General Conference

Women’s Ministries Tackles Female Poverty

The issue is just one of six the department is addressing.

Silver Spring, Maryland, United States | Beth Thomas for ANN

Since its inception 1990, Women’s Ministries (WM) department leaders at the global Church headquarters in Silver Spring, Maryland, have identified six critical areas that affect women worldwide: illiteracy, poverty, health threats, workload, abuse and domestic violence and lack of training or education. Embracing Christ’s method of reaching hurting people, they’ve chosen to direct their energy and resources into bringing attention to, and providing some relief from, these challenges. 

Heather-Dawn Small, director of Women’s Ministries for the General Conference (GCWM), and assistant director Raquel Arrais try to attend the annual United Nations Committee on the Status of Women (UNCSW) Conference in New York to stay up-to-date. Small believes it’s vital for them “to stay knowledgeable on all six of these issues and then share the information with our division WM directors.” 

The Challenge at Hand

Arrais says, “Poverty is a critical issue impacting millions of women. Though we may think women’s lot has improved, today poverty locks countless numbers of our sisters in hopelessness.” 

This issue can be attributed to several factors: global economic deterioration; families transitioning from rural to urban areas because poor soil quality has affected crop production; local conflict has resulted in refugee movements, most of whom are women and children; gender discrimination; and widespread female heads of household. The current Covid-19 crisis has only made things worse. 

The UNCSW estimates that “one-third to one-half of all households worldwide are headed by women, a major risk factor for poverty as women overall simply do not make as much money as men. The poverty cycle tightens for poor women who have limited education, limited job opportunities and responsibility for growing children without sufficient resources. According to the International Labor Organization of the United Nations, women who…represent 50% of the world's population, do two-thirds of the world's paid and unpaid work, earn 10% of the money in the world and own 1% of the world's property.”

What is Being Done?

Over the years, efforts and strategies by multiple organizations have been implemented to reduce female poverty: investing in and improving livestock management for poor rural women; micro-loans and financial services for women who don’t have access to a banking system; and increasing women’s access to land ownership so they can “use the land to produce food or generate income, or as collateral for credit.”[i]

Women’s Ministries leaders around the world are taking up the challenge to enrich the lives of poverty-stricken women in their region. Debbie Maloba, Women’s Ministries director for the East-Central Africa Division shares what is happening in their territory:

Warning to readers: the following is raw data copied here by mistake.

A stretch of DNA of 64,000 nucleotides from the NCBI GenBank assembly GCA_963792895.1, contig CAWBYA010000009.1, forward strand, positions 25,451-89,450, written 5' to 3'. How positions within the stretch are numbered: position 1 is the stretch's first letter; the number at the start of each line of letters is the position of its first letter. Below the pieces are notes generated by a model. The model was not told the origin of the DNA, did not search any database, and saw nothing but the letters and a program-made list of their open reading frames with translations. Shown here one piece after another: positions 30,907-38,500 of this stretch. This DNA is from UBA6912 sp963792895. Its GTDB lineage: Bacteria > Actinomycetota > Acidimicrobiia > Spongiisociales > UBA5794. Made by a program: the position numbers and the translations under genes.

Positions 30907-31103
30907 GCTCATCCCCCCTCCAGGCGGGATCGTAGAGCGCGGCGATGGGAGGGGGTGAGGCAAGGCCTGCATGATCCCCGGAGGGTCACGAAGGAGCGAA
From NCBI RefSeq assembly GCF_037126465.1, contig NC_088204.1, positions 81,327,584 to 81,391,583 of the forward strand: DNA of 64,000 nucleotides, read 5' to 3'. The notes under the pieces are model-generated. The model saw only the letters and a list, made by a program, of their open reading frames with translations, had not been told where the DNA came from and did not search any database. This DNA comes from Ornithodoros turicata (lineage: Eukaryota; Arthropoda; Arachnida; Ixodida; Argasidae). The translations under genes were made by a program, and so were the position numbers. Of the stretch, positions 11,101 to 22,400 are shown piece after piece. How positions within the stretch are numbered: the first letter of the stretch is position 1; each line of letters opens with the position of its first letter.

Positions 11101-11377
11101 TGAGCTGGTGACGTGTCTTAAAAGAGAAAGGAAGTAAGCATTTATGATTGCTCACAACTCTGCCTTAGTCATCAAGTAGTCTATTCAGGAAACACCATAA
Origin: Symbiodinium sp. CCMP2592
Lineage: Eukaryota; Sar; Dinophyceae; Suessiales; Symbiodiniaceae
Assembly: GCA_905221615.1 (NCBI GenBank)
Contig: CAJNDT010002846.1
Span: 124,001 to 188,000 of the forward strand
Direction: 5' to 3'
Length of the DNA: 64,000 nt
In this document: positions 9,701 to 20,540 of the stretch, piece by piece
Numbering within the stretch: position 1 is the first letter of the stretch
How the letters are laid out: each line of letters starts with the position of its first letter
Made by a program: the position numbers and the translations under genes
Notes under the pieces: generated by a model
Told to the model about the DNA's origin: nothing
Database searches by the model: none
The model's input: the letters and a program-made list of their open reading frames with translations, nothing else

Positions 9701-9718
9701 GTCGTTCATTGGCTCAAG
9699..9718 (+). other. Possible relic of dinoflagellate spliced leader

“Adventist women are reaching out to thousands of people who are in need—people who are hungry, in prisons, or families touched by flood situations in our territory. [Not only] are they providing food, water, clothes, kitchen items, but they are also distributing masks and sanitizers in the community, and children’s homes. 

They have transformed their offices to stores where they keep their contributions ready for distribution. They are also promoting and observing social distancing and wearing masks while reaching out to people.

Students who have decided to be busy while school is closed, organized the Girls on the Go Projects. They are earning an income, contributing to supplying their homes, venturing into entrepreneurship, and protecting themselves from HIV and pregnancies by making themselves busy and taking advantage of their time during this crisis period [referring to the Covid-19 pandemic].”

Premila Masih, Women’s Ministries director for the Southern Asia Division, shared that their members have also mobilized to help those suffering most with food and supplies. Many of these women are refugees or migrant workers. 

Women and children who live in poverty are more vulnerable to domestic violence and sexual exploitation because they lack resources to get the help they need. Poor women and girls lack access to education which would ensure them higher pay rates, allow them to make informed decisions about their future and give them the insight to influence community change.

Arrais comments, “Since education is the key to empower women and lift them from poverty, the GCWM department supports higher education for women in poor countries of the world though the GCWM Scholarship Fund, providing them the skills to fulfil their potential, break the cycle of poverty, and equip them for His service.”

Poverty and inequality is a challenge that everyone in the church can confront. Together we can make a difference in our community. We can meet our neighbor’s physical needs, and lead them to the One who truly satisfies.

Small says, “I pray that God will awaken in our members a deep compassion for those in need. I believe that we need to be aware of the poverty women face each day, to realize the impact this is having on families, and pray that God will use us to help them.” 

The GCWM department has created a brochure with a check list of how to begin a ministry in your church that addresses this challenge. It also gives ideas for things you can do in your community to provide assistance to those in need. You can find that pamphlet here.  

For more information and resources, visit women.Adventist.org

[i] Retrieved from https://opentextbc.ca/womenintheworld/chapter/chapter-1-women-and-poverty/#over2 on May 5, 2021.

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